SAN JOSE, Calif. Worldwide semiconductor unit shipments are expected to slow and peak by the first quarter of 2006, according to a report from Soleil Securities Inc.
“Q1 2006 appears to be the quarter in which year-to-year growth will peak out for the semiconductor industry in the current cycle,” said Paul Leming, an analyst with Soleil Securities, in a report. “That is one quarter sooner than we had previously been anticipating.”
The projected peak follows a sizzling month for IC shipments and revenue, mainly due to growth for DSPs, microprocessors and NAND-based flash memories.
The three-month average of worldwide semiconductor sales in September came in at $19.55 billion, higher than expectations for the second month running. This was up by 5.2 percent compared with $18.58 billion in August 2005 and up 5.6 percent on the equivalent number in September 2004, according to figures from the World Semiconductor Trade Statistics (WSTS) organization published by the European Semiconductor Industry Association (ESIA) (see Oct. 31 story).
There is good and bad news concerning the data. “We had been looking for a typically, seasonally strong September we got much more than that,” Leming said.
“The August to September percentage increase in units (17.4 percent) was significantly above normal seasonality for September. Coming on top of very strong months in July and August, September's growth produced the second strongest quarter-to-quarter unit growth 13.2 percent for integrated circuits in the last 20 years,” he said.
But unit growth is likely to slow in the coming months. “On the heels of such extraordinary growth, and with unit shipments of integrated circuits now 12.5 percent above its historic trend-line, we believe shipments of integrated circuits are likely to trend sideways over the next six to nine months,” he said. “The product areas most in need of a ‘correction’ are in the digital logic area. Shipments of analog and memory units are not as over-extended.”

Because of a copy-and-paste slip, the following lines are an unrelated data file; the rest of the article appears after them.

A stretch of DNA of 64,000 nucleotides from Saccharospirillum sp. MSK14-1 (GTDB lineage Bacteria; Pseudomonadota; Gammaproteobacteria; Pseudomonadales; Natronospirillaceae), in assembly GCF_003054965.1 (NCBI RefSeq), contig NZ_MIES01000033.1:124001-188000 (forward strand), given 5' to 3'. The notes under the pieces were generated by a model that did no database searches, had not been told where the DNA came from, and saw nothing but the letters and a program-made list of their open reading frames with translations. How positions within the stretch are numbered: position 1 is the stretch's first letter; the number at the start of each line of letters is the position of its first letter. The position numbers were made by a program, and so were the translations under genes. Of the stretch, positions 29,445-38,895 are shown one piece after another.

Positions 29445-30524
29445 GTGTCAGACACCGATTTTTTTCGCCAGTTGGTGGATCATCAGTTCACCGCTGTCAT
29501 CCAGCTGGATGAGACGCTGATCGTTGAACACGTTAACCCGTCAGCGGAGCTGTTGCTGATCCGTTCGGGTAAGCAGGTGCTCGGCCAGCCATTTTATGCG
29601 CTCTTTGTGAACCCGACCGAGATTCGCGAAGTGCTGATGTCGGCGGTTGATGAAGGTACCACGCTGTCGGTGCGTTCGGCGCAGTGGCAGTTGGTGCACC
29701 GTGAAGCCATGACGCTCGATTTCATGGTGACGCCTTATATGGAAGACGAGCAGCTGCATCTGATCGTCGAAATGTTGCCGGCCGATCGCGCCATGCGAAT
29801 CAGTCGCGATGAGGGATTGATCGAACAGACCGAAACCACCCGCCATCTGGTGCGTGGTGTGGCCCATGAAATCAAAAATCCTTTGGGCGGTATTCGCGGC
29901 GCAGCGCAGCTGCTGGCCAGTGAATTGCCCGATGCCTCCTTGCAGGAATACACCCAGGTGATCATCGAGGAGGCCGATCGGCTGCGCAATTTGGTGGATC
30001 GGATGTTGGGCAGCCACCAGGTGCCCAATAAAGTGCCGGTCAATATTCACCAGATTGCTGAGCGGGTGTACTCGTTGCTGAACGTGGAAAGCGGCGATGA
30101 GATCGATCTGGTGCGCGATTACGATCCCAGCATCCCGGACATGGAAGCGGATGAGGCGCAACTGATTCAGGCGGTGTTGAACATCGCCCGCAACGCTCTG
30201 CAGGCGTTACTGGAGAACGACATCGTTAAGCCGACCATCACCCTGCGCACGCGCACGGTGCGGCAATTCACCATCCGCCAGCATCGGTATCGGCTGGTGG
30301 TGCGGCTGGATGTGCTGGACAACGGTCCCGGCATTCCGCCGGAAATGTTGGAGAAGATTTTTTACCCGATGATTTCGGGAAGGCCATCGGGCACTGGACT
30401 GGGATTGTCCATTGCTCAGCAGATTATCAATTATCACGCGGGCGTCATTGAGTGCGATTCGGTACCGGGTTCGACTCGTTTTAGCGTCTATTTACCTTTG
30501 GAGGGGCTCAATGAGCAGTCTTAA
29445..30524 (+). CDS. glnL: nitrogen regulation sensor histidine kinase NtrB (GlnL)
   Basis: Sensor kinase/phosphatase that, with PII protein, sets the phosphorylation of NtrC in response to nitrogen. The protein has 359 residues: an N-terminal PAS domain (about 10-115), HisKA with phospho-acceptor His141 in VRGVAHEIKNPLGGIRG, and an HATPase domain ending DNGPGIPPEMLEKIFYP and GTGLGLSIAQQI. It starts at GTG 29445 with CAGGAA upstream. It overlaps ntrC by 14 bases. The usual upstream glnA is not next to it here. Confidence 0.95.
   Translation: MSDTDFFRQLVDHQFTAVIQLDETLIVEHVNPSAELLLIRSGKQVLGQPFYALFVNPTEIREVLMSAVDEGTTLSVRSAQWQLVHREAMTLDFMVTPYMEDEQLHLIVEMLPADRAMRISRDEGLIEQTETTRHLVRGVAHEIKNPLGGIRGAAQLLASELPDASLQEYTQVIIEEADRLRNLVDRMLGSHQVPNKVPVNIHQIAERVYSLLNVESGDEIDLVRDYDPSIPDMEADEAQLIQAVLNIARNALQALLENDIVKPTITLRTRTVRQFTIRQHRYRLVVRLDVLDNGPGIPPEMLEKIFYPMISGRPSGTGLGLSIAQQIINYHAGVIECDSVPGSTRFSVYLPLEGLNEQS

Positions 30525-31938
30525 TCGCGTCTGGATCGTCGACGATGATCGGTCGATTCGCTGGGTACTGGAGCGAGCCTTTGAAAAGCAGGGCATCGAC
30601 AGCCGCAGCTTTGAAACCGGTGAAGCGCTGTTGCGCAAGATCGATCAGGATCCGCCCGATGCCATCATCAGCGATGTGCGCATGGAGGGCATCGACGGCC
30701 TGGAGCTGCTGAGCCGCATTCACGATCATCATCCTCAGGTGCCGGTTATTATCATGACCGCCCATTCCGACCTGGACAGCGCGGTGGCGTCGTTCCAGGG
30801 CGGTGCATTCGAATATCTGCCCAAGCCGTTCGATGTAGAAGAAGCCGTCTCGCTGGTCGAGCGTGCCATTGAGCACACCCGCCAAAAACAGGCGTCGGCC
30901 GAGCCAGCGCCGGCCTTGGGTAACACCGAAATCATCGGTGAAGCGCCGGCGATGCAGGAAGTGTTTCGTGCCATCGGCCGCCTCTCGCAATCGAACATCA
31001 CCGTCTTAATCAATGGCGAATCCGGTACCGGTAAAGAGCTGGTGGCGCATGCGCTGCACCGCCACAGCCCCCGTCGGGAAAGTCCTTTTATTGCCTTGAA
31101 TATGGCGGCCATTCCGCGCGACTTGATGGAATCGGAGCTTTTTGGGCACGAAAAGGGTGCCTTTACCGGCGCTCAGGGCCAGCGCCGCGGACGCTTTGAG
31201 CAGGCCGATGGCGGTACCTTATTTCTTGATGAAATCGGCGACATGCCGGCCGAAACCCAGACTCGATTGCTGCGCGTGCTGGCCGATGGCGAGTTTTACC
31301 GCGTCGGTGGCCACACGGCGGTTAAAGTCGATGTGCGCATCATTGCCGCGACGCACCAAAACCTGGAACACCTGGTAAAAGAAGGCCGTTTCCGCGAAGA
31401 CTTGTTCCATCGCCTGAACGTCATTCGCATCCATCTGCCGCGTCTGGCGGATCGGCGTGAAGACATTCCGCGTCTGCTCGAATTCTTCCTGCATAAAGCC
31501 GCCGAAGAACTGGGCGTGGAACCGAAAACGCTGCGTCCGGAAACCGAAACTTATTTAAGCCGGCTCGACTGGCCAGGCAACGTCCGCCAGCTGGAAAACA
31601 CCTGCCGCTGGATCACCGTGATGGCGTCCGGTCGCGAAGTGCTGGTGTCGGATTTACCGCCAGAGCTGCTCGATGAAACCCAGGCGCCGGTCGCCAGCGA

On a three-month rolling average, the microprocessor market reached $3.04 billion in September, up 8.6 percent sequentially and up 20.9 percent year-over-year. Microprocessor units were 29 million for the month, up 10 percent sequentially and up 13.1 percent year-over-year. ASPs were $104.99, down 1.3 percent sequentially but up 6.9 percent from a year ago.
On a three-month rolling average, the digital signal processor market reached $657.9 million in September, up 4.7 percent sequentially and up 0.1 percent year-over-year. DSP units were 114.1 million for the month, up 8.1 percent sequentially and up 2.9 percent year-over-year. ASPs were $5.77, down 3.1 percent sequentially and down 2.7 percent a year ago.
On a three-month rolling average, the DRAM market reached $2.17 billion in September, up 2.4 percent sequentially but down 8.3 percent year-over-year.
DRAM units were 622 million for the month, up 1.5 percent sequentially and up 15.1 percent year-over-year. ASPs were $3.48, up 0.9 percent sequentially but down 20.3 percent a year ago.
On a three-month rolling average, the NOR-based flash market reached $635.7 million in September, up 3.6 percent sequentially but down 17.9 percent year-over-year. NOR-based flash units were 240.8 million for the month, up 5 percent sequentially and up 7.8 percent year-over-year. ASPs were $2.64, down 1.3 percent sequentially and down 23.9 percent a year ago.
On a three-month rolling average, the NAND-based flash market reached $946.1 million in September, up 11.2 percent sequentially and up 78.8 percent year-over-year. NAND-based flash units were 114.2 million for the month, up 6.6 percent sequentially and up 96.8 percent year-over-year. ASPs were $8.29, up 4.3 percent sequentially and down 9.1 percent a year ago.